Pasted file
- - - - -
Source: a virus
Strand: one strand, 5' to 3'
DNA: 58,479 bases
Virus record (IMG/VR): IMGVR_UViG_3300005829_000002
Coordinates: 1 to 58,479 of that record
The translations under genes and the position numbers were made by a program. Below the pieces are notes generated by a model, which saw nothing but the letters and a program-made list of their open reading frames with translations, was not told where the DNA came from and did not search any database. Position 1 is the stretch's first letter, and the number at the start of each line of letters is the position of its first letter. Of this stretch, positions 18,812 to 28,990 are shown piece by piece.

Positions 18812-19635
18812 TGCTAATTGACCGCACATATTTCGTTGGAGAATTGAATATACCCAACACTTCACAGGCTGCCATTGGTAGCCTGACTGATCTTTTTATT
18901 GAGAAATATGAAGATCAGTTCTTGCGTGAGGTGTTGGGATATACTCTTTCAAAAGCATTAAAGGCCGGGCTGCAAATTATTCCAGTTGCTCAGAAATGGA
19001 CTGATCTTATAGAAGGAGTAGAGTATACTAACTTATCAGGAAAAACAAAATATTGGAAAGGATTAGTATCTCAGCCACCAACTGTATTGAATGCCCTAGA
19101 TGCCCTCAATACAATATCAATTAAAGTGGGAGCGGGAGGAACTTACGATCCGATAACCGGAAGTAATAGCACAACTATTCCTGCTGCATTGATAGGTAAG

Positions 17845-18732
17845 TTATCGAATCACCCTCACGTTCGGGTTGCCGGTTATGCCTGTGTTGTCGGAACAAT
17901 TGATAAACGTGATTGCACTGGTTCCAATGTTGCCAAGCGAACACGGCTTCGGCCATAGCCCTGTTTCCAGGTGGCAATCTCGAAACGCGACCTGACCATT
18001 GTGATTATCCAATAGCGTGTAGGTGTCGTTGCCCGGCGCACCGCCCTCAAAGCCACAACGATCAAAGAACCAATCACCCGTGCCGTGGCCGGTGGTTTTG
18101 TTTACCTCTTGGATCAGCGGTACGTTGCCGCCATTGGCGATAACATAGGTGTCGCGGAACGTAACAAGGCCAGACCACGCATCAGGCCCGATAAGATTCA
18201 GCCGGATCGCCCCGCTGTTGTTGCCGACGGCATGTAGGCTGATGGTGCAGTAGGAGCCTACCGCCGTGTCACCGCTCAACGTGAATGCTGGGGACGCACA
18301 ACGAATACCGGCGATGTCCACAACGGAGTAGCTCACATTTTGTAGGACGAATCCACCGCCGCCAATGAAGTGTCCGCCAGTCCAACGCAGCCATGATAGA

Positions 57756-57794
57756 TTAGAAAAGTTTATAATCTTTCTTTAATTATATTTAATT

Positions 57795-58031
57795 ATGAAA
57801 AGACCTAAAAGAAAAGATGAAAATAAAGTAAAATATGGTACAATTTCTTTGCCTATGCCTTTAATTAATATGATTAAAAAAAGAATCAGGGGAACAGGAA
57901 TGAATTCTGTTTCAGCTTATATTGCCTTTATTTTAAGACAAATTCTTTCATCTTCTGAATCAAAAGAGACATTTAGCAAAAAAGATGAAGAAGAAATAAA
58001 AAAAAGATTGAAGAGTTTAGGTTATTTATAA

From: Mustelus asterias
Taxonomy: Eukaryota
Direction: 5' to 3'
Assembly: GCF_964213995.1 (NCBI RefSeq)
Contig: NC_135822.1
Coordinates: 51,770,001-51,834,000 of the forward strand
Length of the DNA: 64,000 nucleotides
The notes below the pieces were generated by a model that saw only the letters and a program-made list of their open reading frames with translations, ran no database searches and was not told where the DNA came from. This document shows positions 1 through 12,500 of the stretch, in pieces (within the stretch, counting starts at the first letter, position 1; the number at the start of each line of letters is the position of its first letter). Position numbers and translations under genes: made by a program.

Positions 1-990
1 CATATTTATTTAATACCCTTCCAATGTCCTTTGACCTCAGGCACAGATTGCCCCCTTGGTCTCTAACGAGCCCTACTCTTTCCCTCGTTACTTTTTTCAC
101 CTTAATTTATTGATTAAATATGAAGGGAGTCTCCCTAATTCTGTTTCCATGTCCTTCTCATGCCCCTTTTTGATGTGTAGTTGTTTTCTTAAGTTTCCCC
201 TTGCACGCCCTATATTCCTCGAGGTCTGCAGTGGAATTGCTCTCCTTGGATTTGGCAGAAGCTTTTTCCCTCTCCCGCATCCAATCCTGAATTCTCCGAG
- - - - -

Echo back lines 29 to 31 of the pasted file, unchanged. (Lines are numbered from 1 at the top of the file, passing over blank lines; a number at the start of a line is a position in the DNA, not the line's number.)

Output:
Assembly: GCF_964213995.1 (NCBI RefSeq)
Contig: NC_135822.1
Coordinates: 51,770,001-51,834,000 of the forward strand